River of Song
Created by Raincastle Communications, Inc., and the Smithsonian Institution, 1998.
Reviewed June 2002.
The River of Song Web site explores the wide variety of music currently being made along the Mississippi River. Traveling from the river’s Minnesota headwaters to New Orleans, a Smithsonian Institution production team captured musical performances from artists who identify with the river and its surrounding communities. The result is a loving portrait of American cultural diversity, the spiritual power of music, and the continuing vibrancy of American vernacular traditions.
The 1998 site is part of a larger River of Song multimedia project that includes a 1999 four-part PBS television series, a ten-episode radio documentary, an illustrated book, and a companion CD set.
The Web site shares much with the other components of the project. It is organized around the four television episodes: “Americans Old and New,” "Midwestern Crossroads,“ "Southern Fusion,” and “Louisiana, Where Music Is King.” The pages are thematic, yet they also roughly correspond to a segment of the river journey. On each page, a brief essay describes the climate, history, and communities of the region and offers links to featured artists.
The breadth of the music on the site is one of its major strengths. The site profiles forty-one artists or groups. Chippewa Nation from northern Minnesota has revived powwow drumming for a new generation of Native Americans. Alt-rockers Soul Asylum has boosted the Twin Cities' reputation as a midwestern musical capital. Hmong qeej players, a German polka band, a black gospel choir, and a few white folk singers get their due, and that is just in the first episode. Later profiles highlight the immense influence of African American artists on the nationís music. Brief musical examples and interview excerpts can be viewed with RealMedia or QuickTime. Together, the profiles tell a powerful story of the roots and branches of American vernacular music. They show people on the move, touring, meeting each other, and discovering new songs and styles while remaining rooted within their local communities.
A teacherís guide offers a number of useful activities and work sheets. Primarily geared toward elementary and middle school students, the activities are designed to expose students to a wide variety of music, raise questions about commercial marketing categories, teach the uses and value of music within a community setting, and improve listening skills. Almost all of the activities require either the video or the CD collection.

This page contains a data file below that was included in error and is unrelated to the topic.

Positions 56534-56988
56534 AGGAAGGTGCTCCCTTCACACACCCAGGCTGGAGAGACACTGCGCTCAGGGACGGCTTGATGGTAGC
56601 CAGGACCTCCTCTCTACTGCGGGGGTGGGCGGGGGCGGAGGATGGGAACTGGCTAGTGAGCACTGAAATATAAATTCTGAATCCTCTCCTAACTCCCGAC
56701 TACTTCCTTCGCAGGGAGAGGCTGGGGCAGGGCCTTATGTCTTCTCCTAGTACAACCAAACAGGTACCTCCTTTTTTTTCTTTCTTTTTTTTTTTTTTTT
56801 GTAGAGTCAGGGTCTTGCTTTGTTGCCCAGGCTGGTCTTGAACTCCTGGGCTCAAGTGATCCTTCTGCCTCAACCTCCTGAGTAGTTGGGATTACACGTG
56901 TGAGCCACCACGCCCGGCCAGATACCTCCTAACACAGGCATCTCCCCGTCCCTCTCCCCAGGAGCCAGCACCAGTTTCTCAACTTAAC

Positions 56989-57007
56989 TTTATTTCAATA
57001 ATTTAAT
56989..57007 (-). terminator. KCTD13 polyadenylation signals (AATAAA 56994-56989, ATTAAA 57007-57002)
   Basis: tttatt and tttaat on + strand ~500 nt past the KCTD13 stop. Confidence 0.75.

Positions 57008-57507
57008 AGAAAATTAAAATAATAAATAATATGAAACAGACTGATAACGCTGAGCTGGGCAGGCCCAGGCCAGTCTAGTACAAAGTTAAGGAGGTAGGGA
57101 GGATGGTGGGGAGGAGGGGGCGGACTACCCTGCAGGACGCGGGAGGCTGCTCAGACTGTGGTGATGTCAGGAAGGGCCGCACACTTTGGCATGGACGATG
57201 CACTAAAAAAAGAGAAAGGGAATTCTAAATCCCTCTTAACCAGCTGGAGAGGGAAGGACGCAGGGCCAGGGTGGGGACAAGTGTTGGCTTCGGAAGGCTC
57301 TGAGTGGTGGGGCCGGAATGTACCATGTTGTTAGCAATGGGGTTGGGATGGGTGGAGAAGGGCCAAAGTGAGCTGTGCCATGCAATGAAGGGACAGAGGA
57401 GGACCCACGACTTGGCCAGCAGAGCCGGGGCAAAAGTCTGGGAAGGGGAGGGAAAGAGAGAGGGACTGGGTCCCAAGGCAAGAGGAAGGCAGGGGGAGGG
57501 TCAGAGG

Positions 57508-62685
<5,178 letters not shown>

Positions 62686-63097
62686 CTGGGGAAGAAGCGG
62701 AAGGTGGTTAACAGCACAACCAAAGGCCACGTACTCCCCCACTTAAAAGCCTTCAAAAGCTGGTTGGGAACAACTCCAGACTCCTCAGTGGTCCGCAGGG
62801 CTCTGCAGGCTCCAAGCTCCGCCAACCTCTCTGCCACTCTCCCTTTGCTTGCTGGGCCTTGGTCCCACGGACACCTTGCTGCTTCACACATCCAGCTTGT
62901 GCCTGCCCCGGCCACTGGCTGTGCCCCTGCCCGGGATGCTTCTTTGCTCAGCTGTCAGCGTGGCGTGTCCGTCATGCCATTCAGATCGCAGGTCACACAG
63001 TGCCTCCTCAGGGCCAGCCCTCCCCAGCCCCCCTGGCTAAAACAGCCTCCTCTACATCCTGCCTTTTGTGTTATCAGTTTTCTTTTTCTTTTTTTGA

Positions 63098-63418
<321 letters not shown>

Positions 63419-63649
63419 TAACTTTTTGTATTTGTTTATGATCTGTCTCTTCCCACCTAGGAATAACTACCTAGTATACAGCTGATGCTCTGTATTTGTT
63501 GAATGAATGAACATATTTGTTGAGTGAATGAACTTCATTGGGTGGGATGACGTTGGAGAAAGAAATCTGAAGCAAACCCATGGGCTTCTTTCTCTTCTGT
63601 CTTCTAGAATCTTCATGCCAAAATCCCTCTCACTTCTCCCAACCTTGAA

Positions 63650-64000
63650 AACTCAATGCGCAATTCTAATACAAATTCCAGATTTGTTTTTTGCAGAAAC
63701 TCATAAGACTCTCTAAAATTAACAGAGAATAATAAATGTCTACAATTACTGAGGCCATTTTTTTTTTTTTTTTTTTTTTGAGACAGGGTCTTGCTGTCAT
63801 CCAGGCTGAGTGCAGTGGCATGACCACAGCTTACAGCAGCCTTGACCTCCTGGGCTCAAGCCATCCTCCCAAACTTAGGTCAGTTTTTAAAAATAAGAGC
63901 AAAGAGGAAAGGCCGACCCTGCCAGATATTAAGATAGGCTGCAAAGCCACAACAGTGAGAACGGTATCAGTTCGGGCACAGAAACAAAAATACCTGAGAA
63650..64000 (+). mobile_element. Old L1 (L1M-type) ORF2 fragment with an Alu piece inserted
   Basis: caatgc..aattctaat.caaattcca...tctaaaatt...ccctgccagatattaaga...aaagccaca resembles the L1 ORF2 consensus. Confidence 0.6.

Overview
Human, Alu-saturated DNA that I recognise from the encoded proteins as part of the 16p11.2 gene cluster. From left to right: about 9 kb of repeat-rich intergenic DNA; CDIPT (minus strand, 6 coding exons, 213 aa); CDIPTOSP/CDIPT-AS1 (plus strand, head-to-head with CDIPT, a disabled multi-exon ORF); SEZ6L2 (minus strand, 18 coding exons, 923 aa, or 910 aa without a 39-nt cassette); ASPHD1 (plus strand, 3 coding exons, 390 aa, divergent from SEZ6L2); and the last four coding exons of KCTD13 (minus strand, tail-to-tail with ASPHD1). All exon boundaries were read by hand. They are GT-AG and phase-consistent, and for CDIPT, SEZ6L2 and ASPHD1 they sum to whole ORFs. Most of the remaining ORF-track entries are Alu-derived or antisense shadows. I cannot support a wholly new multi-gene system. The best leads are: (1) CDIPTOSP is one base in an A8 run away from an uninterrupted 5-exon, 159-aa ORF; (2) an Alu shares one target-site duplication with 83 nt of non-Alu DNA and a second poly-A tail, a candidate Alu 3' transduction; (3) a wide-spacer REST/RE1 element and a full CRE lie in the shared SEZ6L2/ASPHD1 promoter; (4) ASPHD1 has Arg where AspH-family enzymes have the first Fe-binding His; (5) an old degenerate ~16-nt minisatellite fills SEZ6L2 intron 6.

The River of Song Web site is best understood as a summary of the far more rich and expansive video and audio documentaries. It offers a taste of the larger project instead of an opportunity to delve deeper. Outside of the teacher’s guide and a collection of related links, new content is at a minimum. The truncated artist portraits and musical examples leave one wanting more. The site would be improved by the inclusion of interviews and artists not covered in the video, which would give the Web site a life of its own and allow users to continue the river journey.
Designed as a summation, the site cannot escape the limitations of the larger project. The river metaphor proves useful for its dual evocation of place and movement, community cohesion and cultural exchange. It is less equipped to handle cultural conflict and exclusion. One gets little sense of the class and racial divisions that characterize Mississippi River towns as much as they do the rest of the nation. Segregation and racism, rarely discussed in River of Song, remain unexplored contexts for the cultural diversity and community cohesion the site celebrates.
Karl Hagstrom Miller
University of Texas